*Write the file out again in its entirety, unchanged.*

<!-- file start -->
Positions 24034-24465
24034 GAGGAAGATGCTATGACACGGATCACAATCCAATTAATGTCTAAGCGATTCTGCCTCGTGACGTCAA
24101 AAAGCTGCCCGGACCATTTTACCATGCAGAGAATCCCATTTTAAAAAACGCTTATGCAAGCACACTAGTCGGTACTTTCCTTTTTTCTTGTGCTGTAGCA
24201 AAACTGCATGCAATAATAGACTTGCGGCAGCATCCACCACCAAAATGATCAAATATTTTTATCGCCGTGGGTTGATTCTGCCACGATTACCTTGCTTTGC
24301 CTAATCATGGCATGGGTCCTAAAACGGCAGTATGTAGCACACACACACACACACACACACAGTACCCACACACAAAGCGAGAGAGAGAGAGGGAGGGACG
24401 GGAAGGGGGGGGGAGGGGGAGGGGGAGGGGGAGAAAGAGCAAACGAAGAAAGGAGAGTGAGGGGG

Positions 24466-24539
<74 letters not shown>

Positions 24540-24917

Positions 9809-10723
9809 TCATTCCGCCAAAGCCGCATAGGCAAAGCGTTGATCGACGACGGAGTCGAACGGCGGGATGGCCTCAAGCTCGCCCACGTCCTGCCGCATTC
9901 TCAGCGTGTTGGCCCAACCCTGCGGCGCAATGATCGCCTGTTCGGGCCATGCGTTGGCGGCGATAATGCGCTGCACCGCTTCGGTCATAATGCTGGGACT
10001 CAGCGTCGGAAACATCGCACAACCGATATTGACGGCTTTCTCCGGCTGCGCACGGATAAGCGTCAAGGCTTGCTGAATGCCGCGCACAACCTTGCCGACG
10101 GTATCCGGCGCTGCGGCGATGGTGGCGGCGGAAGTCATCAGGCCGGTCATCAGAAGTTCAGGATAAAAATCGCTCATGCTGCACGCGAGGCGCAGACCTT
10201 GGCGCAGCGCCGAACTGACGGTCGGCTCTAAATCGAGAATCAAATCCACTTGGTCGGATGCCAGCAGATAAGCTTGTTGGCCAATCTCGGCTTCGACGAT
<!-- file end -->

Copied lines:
Positions 24034-24465
24034 GAGGAAGATGCTATGACACGGATCACAATCCAATTAATGTCTAAGCGATTCTGCCTCGTGACGTCAA
24101 AAAGCTGCCCGGACCATTTTACCATGCAGAGAATCCCATTTTAAAAAACGCTTATGCAAGCACACTAGTCGGTACTTTCCTTTTTTCTTGTGCTGTAGCA
24201 AAACTGCATGCAATAATAGACTTGCGGCAGCATCCACCACCAAAATGATCAAATATTTTTATCGCCGTGGGTTGATTCTGCCACGATTACCTTGCTTTGC
24301 CTAATCATGGCATGGGTCCTAAAACGGCAGTATGTAGCACACACACACACACACACACACAGTACCCACACACAAAGCGAGAGAGAGAGAGGGAGGGACG
24401 GGAAGGGGGGGGGAGGGGGAGGGGGAGGGGGAGAAAGAGCAAACGAAGAAAGGAGAGTGAGGGGG

Positions 24466-24539
<74 letters not shown>

Positions 24540-24917

Positions 9809-10723
9809 TCATTCCGCCAAAGCCGCATAGGCAAAGCGTTGATCGACGACGGAGTCGAACGGCGGGATGGCCTCAAGCTCGCCCACGTCCTGCCGCATTC
9901 TCAGCGTGTTGGCCCAACCCTGCGGCGCAATGATCGCCTGTTCGGGCCATGCGTTGGCGGCGATAATGCGCTGCACCGCTTCGGTCATAATGCTGGGACT
10001 CAGCGTCGGAAACATCGCACAACCGATATTGACGGCTTTCTCCGGCTGCGCACGGATAAGCGTCAAGGCTTGCTGAATGCCGCGCACAACCTTGCCGACG
10101 GTATCCGGCGCTGCGGCGATGGTGGCGGCGGAAGTCATCAGGCCGGTCATCAGAAGTTCAGGATAAAAATCGCTCATGCTGCACGCGAGGCGCAGACCTT
10201 GGCGCAGCGCCGAACTGACGGTCGGCTCTAAATCGAGAATCAAATCCACTTGGTCGGATGCCAGCAGATAAGCTTGTTGGCCAATCTCGGCTTCGACGAT